But often when I teach Modernist texts, students react with a sense of antagonism, as if the writer is trying to trick the reader and hide meaning in a text that should otherwise be straightforward and transparent. This is similar to the negative response that Final Crisis received, exacerbated by the fact that superhero comics tend to follow pretty standard narrative conventions and present fairly passive reading experiences (though continuity in superhero comics tends to require some level of active reading). Such a sense of antagonism led Final Crisis haters to claim that Morrison was using the series to express his own hatred of superhero comics--an evaluation that proved to be wrong in the end.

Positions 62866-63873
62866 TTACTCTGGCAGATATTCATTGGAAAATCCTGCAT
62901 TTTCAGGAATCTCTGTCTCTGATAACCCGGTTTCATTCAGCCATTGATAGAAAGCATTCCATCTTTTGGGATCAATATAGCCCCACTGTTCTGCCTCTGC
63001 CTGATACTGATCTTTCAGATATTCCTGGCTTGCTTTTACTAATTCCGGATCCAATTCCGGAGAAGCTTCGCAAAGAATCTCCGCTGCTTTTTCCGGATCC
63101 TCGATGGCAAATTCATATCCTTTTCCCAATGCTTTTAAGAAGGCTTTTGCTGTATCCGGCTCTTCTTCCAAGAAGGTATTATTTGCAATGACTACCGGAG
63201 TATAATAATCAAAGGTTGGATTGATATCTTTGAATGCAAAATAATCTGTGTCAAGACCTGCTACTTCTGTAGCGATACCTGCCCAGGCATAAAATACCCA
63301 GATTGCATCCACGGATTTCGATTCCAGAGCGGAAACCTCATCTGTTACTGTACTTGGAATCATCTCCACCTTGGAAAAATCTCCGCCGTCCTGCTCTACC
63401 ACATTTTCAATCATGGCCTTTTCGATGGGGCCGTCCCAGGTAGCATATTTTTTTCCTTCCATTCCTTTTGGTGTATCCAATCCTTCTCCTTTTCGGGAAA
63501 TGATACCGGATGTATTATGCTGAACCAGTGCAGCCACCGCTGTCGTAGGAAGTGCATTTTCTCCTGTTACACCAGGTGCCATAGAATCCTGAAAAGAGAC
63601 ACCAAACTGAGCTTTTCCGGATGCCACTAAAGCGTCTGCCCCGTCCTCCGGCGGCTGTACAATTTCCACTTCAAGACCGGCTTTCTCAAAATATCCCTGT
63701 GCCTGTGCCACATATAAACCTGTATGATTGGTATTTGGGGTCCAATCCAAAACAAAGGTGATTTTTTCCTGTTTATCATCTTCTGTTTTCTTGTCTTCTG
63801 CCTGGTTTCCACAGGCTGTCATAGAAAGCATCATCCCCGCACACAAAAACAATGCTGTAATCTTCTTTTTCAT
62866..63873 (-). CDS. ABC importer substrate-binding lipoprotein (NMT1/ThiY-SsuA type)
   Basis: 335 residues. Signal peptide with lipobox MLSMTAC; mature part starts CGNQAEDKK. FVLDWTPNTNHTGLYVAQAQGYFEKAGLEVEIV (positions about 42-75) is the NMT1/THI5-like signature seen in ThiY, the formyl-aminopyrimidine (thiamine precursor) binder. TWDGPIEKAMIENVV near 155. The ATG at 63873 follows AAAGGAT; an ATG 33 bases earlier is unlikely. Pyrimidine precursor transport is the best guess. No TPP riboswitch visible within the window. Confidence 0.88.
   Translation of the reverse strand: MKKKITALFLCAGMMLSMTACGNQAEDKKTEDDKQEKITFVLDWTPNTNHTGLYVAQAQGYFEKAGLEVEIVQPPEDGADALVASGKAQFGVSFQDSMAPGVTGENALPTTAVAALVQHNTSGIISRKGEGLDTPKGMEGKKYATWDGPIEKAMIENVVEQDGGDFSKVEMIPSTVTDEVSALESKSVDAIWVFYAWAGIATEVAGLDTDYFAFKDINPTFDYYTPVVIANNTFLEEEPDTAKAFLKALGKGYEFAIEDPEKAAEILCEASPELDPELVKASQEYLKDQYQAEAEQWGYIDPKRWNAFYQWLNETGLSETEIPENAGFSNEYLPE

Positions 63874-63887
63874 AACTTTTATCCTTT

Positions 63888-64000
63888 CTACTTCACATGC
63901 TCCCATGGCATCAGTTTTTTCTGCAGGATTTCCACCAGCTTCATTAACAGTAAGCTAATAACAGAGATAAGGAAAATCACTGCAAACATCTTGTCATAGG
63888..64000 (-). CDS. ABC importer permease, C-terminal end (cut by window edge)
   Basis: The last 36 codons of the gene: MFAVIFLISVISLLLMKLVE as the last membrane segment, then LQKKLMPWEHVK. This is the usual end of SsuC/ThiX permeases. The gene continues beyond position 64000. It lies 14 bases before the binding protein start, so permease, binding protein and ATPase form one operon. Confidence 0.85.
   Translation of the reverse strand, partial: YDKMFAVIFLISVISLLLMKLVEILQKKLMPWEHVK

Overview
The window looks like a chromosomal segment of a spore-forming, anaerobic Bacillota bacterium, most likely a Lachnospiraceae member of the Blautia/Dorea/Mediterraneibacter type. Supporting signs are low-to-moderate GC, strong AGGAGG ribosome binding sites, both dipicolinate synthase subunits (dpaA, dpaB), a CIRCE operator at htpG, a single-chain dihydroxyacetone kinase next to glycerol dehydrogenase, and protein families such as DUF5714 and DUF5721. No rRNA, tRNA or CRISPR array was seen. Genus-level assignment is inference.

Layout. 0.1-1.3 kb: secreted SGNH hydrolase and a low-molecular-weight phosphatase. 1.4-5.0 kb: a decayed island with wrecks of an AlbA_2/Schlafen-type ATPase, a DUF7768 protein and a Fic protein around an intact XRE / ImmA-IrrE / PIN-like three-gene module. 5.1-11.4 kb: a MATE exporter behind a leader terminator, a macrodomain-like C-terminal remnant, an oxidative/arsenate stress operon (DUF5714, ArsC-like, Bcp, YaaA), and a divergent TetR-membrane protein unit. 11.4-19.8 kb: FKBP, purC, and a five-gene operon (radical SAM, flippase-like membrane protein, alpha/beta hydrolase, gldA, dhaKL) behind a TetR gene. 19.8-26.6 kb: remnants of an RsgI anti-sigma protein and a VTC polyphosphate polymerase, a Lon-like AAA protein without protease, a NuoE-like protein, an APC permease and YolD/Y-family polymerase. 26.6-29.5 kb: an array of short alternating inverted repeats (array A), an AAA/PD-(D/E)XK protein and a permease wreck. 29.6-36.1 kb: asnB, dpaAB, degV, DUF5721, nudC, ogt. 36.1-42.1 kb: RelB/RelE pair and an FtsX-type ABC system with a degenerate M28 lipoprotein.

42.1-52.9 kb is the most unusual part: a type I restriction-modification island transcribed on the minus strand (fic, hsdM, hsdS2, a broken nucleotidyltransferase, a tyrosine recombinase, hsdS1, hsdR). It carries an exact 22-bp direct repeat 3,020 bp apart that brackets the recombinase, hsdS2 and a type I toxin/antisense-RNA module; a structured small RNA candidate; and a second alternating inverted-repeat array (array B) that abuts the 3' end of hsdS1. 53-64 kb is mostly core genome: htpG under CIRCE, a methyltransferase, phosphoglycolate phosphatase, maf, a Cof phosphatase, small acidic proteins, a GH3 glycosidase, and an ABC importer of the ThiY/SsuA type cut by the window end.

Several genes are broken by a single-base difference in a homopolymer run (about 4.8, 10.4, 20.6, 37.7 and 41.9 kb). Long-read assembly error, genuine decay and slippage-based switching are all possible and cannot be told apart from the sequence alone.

However, as a student, what attracted me to Modernism as an area of study was the immense amount of freedom its texts give the reader as a participant in the creation of meaning, and it is this same effect that attracts me to what Morrison is doing in Final Crisis. Heck, he basically tells the reader that he or she has a job to do in the story on the first pages ("Man...Have no fear. Here is knowledge.") and in later appearances of Nix Uotan and Metron. That active role the reader must play in this series is exciting: we become creative forces in the DC Universe through our knowledge of continuity and our interpretations of the text.
The second kind of harsh negative reaction comes from those who seem to have a preset narrative for Final Crisis in mind and react angrily when it doesn't meet their expectations. Or, worse, they believe that they've divined Morrison's and DC editorial's intentions behind the series and are critical when the series hasn't met those goals. They were fed by rumors that editorial exerted a heavy hand on Morrison, forcing rewrites that added to delays in publication and to the readers' confusion.